Teachers are likely to be at high risk of Covid-19 infection when schools resume in January as they will become frontline workers.
Learners, who will be returning from a nine-month break, will increase the chances of teacher infections as the tutors will also be charged with the responsibility of ensuring adherence to Covid-19 health and safety protocols.
This means that teachers, who will be handling over 15 million learners, will join medics as frontline workers.
Despite the Ministry of Education issuing health guidelines warning offenders of dire consequences, funding to schools has remained a major challenge, and there is expected breach of the protocols.
Schools will be expected to accommodate all the learners in their institutions despite the ministry admitting that social distancing remains the greatest challenge.
For boarding schools, learners will be travelling from different parts of the country, including counties that have reported high prevalence of Covid-19 cases.
The ministry has since dismissed any possibilities of testing children and teachers for Covid-19 before reporting back to school in January, further complicating matters.
Since schools partially reopened, a number of teachers have contracted coronavirus, with others losing the battle to the virus in various parts of the country.
Hundreds of learners have also been reported to have contracted the disease. When all learners resume schools, teachers will be required to establish psychosocial support programmes to help them cope with the pandemic.
For learners who are below nine years, class teachers will be required to meet them at the institution gate at the start of the day and escort them to the exit at pick-up times to limit the number of outsiders entering the learning institutions.
The Teachers Service Commission (TSC) has since assured teachers of its support in fighting the pandemic as they continue handling learners.
TSC Chief Executive Officer Nancy Macharia said on Monday that the commission has negotiated with the teacher’s medical provider for them to be treated for all Covid-19-related illnesses.
Ms Macharia asked teachers to continue observing social distancing, wearing masks and washing hands regularly while in schools.
“I request teachers not to drop the ball in the quest to make adherence to these protocols a social norm. These practices must be deeply entrenched in the learners’ DNA,” said Ms Macharia.
The commission has also established a scheme helpline assistance and treatment coordination for Covid-19 cases.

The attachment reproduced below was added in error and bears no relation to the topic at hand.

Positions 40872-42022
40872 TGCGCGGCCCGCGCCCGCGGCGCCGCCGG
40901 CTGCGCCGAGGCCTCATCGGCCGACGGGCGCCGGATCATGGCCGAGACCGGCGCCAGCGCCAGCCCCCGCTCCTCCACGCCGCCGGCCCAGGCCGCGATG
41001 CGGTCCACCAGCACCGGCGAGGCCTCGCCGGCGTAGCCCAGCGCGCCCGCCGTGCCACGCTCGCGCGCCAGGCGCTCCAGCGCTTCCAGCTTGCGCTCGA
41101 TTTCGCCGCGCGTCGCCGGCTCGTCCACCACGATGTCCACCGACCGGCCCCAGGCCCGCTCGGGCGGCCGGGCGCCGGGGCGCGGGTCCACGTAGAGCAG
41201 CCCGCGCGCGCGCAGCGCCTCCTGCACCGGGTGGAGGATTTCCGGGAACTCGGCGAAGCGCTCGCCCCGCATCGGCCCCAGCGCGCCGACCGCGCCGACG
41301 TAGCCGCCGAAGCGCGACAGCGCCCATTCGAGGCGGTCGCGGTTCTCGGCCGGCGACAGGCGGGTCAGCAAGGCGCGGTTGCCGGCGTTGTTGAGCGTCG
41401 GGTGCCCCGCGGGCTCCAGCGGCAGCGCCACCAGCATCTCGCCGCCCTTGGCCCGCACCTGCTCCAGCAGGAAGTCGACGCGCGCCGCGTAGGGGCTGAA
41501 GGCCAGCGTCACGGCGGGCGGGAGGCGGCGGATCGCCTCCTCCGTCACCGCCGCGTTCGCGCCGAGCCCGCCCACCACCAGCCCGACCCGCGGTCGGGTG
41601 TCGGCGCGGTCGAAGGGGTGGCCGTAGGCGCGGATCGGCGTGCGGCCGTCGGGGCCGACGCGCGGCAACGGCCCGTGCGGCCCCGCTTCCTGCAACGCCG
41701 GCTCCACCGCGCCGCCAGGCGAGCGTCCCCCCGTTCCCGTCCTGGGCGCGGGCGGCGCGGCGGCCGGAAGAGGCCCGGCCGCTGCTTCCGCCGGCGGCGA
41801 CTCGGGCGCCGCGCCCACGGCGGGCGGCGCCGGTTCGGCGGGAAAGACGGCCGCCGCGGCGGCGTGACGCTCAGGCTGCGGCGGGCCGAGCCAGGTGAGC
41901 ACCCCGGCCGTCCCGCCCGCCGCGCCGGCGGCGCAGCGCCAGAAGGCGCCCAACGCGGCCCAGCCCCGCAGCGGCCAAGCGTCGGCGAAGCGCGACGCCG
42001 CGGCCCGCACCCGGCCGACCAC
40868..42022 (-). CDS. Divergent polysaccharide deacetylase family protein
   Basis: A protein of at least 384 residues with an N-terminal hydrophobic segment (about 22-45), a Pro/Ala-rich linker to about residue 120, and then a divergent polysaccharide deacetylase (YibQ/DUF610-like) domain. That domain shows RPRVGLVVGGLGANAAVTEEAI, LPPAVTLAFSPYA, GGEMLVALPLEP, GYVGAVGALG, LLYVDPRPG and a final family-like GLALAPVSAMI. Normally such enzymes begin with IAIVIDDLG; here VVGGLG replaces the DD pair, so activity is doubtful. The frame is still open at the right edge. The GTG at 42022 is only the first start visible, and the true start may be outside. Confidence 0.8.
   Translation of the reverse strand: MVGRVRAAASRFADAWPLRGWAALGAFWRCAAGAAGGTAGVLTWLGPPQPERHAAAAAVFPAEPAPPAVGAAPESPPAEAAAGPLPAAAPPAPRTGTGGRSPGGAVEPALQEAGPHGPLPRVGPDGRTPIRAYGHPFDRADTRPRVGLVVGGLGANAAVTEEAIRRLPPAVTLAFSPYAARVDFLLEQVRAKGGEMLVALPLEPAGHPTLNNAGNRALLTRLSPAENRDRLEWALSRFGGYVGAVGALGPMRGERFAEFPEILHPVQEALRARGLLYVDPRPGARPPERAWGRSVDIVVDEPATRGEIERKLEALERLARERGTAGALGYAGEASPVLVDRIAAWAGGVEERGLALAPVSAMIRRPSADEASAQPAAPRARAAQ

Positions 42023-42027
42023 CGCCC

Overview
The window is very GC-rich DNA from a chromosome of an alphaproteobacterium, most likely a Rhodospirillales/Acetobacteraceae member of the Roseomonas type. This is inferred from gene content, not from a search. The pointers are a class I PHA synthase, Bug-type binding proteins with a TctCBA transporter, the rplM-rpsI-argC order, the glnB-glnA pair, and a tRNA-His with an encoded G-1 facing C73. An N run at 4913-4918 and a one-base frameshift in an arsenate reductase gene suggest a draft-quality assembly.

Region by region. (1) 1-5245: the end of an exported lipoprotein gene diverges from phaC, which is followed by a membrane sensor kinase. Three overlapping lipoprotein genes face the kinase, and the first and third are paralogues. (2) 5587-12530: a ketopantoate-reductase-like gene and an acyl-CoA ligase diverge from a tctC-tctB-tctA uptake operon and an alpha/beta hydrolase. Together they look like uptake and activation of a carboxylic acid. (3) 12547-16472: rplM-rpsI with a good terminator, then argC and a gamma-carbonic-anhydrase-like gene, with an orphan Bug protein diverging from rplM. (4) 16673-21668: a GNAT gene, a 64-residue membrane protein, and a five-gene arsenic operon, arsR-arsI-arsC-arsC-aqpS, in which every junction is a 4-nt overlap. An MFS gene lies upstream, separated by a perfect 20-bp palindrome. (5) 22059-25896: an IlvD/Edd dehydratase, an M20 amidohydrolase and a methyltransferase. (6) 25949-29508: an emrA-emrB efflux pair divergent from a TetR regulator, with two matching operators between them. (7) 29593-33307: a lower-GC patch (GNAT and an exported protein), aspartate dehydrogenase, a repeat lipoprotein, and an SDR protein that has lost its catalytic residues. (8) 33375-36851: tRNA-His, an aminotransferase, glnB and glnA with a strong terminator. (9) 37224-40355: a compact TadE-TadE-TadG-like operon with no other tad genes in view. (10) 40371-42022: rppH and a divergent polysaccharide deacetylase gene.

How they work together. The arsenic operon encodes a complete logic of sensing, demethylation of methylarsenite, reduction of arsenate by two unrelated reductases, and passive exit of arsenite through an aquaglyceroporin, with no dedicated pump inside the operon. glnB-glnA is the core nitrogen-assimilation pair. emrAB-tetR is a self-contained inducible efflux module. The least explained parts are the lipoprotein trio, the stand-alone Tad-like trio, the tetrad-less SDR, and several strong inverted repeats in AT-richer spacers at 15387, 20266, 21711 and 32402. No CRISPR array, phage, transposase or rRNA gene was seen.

TSC has since asked teachers aged 58 and above, and those with pre-existing conditions to work from home as much as possible. Ms Macharia said the teachers can be utilised in offering critical duties such as preparing schemes of work, teaching aids and marking.
Meanwhile, the Kenya National Union of Teachers Secretary-General Wilson Sossion, yesterday asked the government to focus on making schools safe for both learners and teachers ahead of the full reopening.
“Making schools safe is the most important thing that the Ministry of Education should be focusing on between now and January,” said Mr Sossion.
He said the business of transferring the cost of face masks to parents will expose many learners and teachers to the virus.
“The government must provide funding to enable schools to procure enough reusable masks for learners. Without good quality masks for learners, we will be risking the lives of teachers,” he said.
Mr Sossion said when children report to school without masks, they will expose teachers to the disease.
Mr Sossion said the government should consider allocating Sh3 billion per year, in the next three years to purchase enough reusable masks to be supplied to schools.
He said schools should also be given enough money to buy sanitisers and personal protective equipment, which they can use in case Covid-19 cases are reported among learners.
The Kenya Union of Post Primary Education Teachers Secretary-General Akelo Misori said the government should provide enough funding for improvement of schools infrastructure.
“The infrastructure capacity should be improved to ensure teachers and learners are safe and that there will be minimal transmission when learners report back to school.”